Bloomberg News

Republicans Fail at Business Role in Defying Chamber

April 03, 2012

Sen. Bob Corker, Republican from Tennessee, outside of the Senate at the U.S. Capitol in Washington on Sept. 20, 2011. “Ex-Im is likely to be reauthorized,” says Corker, “and if a final highway bill can be paid for appropriately and doesn’t add to the deficit, I think it will pass.” Photographer: Chip Somodevilla/Getty Images

Sen. Bob Corker, Republican from Tennessee, outside of the Senate at the U.S. Capitol in Washington on Sept. 20, 2011. “Ex-Im is likely to be reauthorized,” says Corker, “and if a final highway bill can be paid for appropriately and doesn’t add to the deficit, I think it will pass.” Photographer: Chip Somodevilla/Getty Images

Business groups counting on Republican gains in Congress to deliver their legislative agenda are voicing frustration over obstacles within a party usually allied with their interests.

At least two measures are hitting snags -- long-term highway construction funding and authority to keep the Export- Import Bank in business beyond May 31. Many of the Republicans elected in 2010 lean too heavily toward the demands of the Tea Party and other anti-spending groups, business leaders say.

“There are a number of Republican members, particularly new members, who are against the federal government having a large role in transportation issues,” said Pete Ruane, president of the American Road and Transportation Builders Association in Washington, D.C. “I don’t understand that,” Ruane said. “Their larger idea of cutting off federal spending trumps their support for transportation.”

Bruce Josten, top lobbyist at the U.S. Chamber of Commerce, said Tea Party-backed lawmakers have focused the congressional agenda on the deficit and debt. “It’s entirely appropriate if you look at the numbers,” he added.

Still, Josten criticized the anti-spending Club for Growth, which rates lawmakers in part on whether they join it in opposing the highway and bank bills.

“Just saying no to everything is not a contribution to the debate,” Josten said.

Export-Import Prospects

Business groups will probably see a resolution of both issues this year, some lawmakers say.

“Ex-Im is likely to be reauthorized,” said Senator Bob Corker, a Tennessee Republican, “and if a final highway bill can be paid for appropriately and doesn’t add to the deficit, I think it will pass.”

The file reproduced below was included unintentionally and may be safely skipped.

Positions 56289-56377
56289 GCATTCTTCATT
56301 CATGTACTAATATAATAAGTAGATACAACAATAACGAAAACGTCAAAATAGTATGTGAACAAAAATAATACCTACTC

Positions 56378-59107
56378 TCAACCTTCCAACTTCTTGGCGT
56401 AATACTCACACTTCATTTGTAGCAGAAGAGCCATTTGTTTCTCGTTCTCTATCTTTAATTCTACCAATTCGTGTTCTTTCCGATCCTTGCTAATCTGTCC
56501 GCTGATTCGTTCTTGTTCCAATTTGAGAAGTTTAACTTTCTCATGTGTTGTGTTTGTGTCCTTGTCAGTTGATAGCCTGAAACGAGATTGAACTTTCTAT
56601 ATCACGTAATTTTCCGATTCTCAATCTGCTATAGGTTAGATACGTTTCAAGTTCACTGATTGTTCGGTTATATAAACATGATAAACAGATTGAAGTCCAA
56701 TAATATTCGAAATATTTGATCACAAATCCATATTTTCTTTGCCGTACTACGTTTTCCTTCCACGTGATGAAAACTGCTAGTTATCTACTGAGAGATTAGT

Other Republicans maintain that the party won control of the U.S. House in 2010 and gained Senate seats because voters wanted restraint on government spending, not an agenda aligned entirely with business. New House members react to that and pull the debate their way, they say.

“This is actually a very free-market-oriented majority,” said Representative Tom Cole, an Oklahoma Republican. “It’s focused more on the deficit, the long-term tax structure, than things individual industries might like. But it’s getting really big issues taken care of.”

The business lobby, he said, should take heart in last year’s passage of three free-trade agreements with Panama, Colombia and South Korea and other gains.

“Nobody gets everything they want every day,” Cole said. “Welcome to the world of politics.”

Shutdowns Possible

A stymied debate on the highway-funding and Export-Import Bank bills is replaying a scenario familiar in Washington: carrying government operations important to companies close to a shutdown. Businesses, including Boeing Co. (BA:US) and Caterpillar Inc. (CAT:US), count on the bank to provide loans, loan guarantees and insurance to foreign companies to buy U.S.-made products. Companies like Clark Construction Group LLC seek to win contracts underwritten by highway funds.

Congress voted March 29 to extend highway funds through June 30, the ninth short-term extension since 2009. President Barack Obama signed the measure, which will keep construction projects going and 3,500 federal workers on the job.

House leaders’ effort to create a long-term bill stalled amid disputes among Republicans over how to pay for projects and whether mass transit should keep getting gas-tax money.

$109 Billion Bill

The Senate passed a two-year, $109 billion highway spending plan March 14 on a 74-22 vote. Yet the struggle to agree on a multi-year bill has dragged on so long that the Highway Trust Fund, which pays for highway and mass transit projects, is almost insolvent.